A move to delay recreational scalloping in the top of the south this season has no legal weight but is being supported by consultative body spokesman Geoff Rowling.
A notice from an unknown group, "Sustainable Fishers Nelson", has been erected at Okiwi Bay, saying there is a voluntary ban on scalloping until September 1 due to low numbers, insufficient size and poor quality.
The bay, on the eastern side of Tasman Bay, provides trailer boat access to Croisilles Harbour, the closest point to Nelson where scallops can be gathered following the total collapse of the Tasman Bay fishery and a near-collapse in Golden Bay.
Last year it was heavily fished throughout the season, along with Ketu Bay in Pelorus Sound.
Mr Rowling, who chairs the Challenger Scallop and Dredge Oyster Recreational Advisory Group, said he did not know of the sign but was well aware of concerns.
"We've continued to see the shrinkage in the availability of scallops around the district, the concern being that Croisilles is really the only viable recreational fishery in either Tasman or Golden Bay right at the moment," Mr Rowling said.
Pre-season survey results showed high numbers of small scallops and fewer large ones than before last season, he said.
"That's perhaps a reflection of the pressure that the Croisilles was under last year."
The commercial sector had continued to do a good job of providing for recreational scalloping, even though its own catches had fallen away over the past five years, he said. It recognised the Okiwi Bay-Croisilles area's importance to recreational fishers, and the likelihood of commercial harvesting there was quite low.
"On that basis, encouraging people to reduce their bag limit and not fish until such time as the fish is in prime condition is a perfectly reasonable thing to do.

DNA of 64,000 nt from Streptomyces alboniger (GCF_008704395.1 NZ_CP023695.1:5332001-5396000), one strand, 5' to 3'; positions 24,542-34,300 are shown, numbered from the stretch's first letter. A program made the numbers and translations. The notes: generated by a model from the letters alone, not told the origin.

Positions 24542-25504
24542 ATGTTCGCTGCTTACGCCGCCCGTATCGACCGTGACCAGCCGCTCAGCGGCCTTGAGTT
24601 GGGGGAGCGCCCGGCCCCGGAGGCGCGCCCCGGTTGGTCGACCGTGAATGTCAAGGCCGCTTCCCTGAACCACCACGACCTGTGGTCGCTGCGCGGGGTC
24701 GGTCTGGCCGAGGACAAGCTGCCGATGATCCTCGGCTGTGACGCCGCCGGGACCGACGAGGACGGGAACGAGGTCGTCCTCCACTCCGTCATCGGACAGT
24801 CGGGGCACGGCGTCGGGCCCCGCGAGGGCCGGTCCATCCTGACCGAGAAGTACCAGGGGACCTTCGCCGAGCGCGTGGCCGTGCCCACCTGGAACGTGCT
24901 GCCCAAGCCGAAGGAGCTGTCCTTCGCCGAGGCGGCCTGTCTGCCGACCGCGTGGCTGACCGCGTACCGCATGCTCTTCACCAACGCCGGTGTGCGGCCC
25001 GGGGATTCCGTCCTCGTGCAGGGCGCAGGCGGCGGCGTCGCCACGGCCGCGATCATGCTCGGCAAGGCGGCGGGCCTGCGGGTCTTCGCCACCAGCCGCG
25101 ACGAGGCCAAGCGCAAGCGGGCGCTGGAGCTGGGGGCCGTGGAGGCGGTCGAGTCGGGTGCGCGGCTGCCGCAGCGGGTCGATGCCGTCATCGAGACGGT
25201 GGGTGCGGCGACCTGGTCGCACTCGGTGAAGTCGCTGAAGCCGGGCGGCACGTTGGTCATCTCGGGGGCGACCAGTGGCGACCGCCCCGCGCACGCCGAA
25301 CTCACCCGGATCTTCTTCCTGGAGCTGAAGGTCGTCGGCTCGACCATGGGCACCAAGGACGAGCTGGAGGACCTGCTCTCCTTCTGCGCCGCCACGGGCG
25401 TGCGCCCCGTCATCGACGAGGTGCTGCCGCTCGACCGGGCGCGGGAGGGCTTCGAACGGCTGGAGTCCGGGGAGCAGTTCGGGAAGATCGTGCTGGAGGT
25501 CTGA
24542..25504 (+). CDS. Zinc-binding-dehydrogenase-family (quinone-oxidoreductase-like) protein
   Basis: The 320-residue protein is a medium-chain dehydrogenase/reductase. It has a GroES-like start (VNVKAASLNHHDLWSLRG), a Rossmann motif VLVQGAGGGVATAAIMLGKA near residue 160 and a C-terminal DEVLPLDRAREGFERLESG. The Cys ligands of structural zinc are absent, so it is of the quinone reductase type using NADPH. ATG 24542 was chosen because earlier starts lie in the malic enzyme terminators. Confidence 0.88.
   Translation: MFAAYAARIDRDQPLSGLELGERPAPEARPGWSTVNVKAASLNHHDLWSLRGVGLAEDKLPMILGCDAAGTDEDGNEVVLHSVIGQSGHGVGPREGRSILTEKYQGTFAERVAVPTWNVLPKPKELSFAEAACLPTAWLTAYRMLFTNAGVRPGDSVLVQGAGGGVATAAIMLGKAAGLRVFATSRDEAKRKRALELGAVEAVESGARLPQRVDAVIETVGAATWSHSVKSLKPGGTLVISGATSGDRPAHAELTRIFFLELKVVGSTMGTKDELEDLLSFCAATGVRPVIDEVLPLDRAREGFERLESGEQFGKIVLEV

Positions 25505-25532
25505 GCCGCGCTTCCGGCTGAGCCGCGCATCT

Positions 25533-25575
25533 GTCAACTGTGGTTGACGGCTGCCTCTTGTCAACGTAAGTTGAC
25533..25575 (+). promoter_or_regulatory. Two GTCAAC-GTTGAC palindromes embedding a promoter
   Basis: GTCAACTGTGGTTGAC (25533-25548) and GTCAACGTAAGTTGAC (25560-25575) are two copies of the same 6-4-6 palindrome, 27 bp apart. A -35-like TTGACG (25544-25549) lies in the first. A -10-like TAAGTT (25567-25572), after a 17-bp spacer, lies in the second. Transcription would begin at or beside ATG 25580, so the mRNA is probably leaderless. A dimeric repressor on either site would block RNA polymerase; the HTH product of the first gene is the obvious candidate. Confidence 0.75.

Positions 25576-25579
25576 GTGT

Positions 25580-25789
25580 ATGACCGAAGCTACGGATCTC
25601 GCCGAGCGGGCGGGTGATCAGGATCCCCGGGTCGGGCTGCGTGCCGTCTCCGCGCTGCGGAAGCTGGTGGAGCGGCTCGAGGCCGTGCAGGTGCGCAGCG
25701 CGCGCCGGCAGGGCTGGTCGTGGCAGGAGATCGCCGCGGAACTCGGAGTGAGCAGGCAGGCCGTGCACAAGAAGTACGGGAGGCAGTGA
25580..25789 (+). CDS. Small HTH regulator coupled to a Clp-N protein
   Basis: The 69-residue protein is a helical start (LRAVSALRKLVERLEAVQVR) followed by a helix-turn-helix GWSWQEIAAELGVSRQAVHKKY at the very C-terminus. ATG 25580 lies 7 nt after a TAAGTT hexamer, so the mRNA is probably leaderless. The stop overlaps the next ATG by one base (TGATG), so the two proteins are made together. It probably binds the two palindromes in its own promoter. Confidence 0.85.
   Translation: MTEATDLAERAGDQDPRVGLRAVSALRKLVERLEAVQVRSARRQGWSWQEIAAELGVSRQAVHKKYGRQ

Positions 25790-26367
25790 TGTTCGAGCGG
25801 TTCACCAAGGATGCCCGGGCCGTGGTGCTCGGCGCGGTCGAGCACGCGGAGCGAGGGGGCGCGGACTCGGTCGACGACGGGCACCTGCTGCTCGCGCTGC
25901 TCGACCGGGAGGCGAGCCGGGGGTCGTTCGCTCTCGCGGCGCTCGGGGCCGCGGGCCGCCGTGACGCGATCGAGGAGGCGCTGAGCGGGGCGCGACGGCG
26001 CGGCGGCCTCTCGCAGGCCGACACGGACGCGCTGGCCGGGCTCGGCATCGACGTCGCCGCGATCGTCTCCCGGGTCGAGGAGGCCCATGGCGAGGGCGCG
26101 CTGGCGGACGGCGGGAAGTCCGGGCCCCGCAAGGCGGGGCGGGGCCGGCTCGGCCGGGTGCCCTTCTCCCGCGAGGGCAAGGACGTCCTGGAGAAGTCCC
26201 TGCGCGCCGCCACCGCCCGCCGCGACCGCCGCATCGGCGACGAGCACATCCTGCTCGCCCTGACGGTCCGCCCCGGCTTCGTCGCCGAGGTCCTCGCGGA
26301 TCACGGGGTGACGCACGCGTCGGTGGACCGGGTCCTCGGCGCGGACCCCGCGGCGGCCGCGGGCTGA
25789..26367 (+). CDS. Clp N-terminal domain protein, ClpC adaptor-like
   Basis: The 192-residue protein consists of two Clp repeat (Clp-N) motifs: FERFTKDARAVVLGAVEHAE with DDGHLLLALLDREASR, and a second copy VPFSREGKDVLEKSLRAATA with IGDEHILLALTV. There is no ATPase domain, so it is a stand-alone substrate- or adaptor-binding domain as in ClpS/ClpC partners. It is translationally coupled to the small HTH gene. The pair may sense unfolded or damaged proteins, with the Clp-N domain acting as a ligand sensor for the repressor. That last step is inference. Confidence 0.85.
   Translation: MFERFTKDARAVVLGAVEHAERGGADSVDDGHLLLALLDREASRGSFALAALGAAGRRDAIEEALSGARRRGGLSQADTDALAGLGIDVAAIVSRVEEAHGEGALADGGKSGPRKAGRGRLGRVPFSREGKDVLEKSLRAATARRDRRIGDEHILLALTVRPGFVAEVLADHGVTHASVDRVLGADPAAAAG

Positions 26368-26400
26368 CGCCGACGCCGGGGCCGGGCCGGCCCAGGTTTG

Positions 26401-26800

"Maybe it's time to take some responsibility in the areas that we've been fishing," Mr Rowling said. "No-one wants to be blamed for catching the last scallop.
"It's been proven that in previous times when constraint has been shown, the fishery has bounced back."
Primary Industries Ministry Nelson-Marlborough district compliance manager Ian Bright said scalloping was permitted in the Okiwi Bay area as in the rest of the top of the south, with the season running from July 15 until February 14.
"We need to stand by what the regulations say, which is that people can take 50 a day at the moment as long as they're 90mm.
"One of our officers was approached and asked if we would support the ban, but that's not appropriate for us. If people ask us, ‘Can we fish?', the answer must be, ‘Yes, you can'. It's a local initiative, and people are free to support it if they wish."
He said fishery officers working in the area had found that divers and dredgers were able to get their bag limits, with reports that there were also lots of undersized scallops in the spots traditionally favoured.
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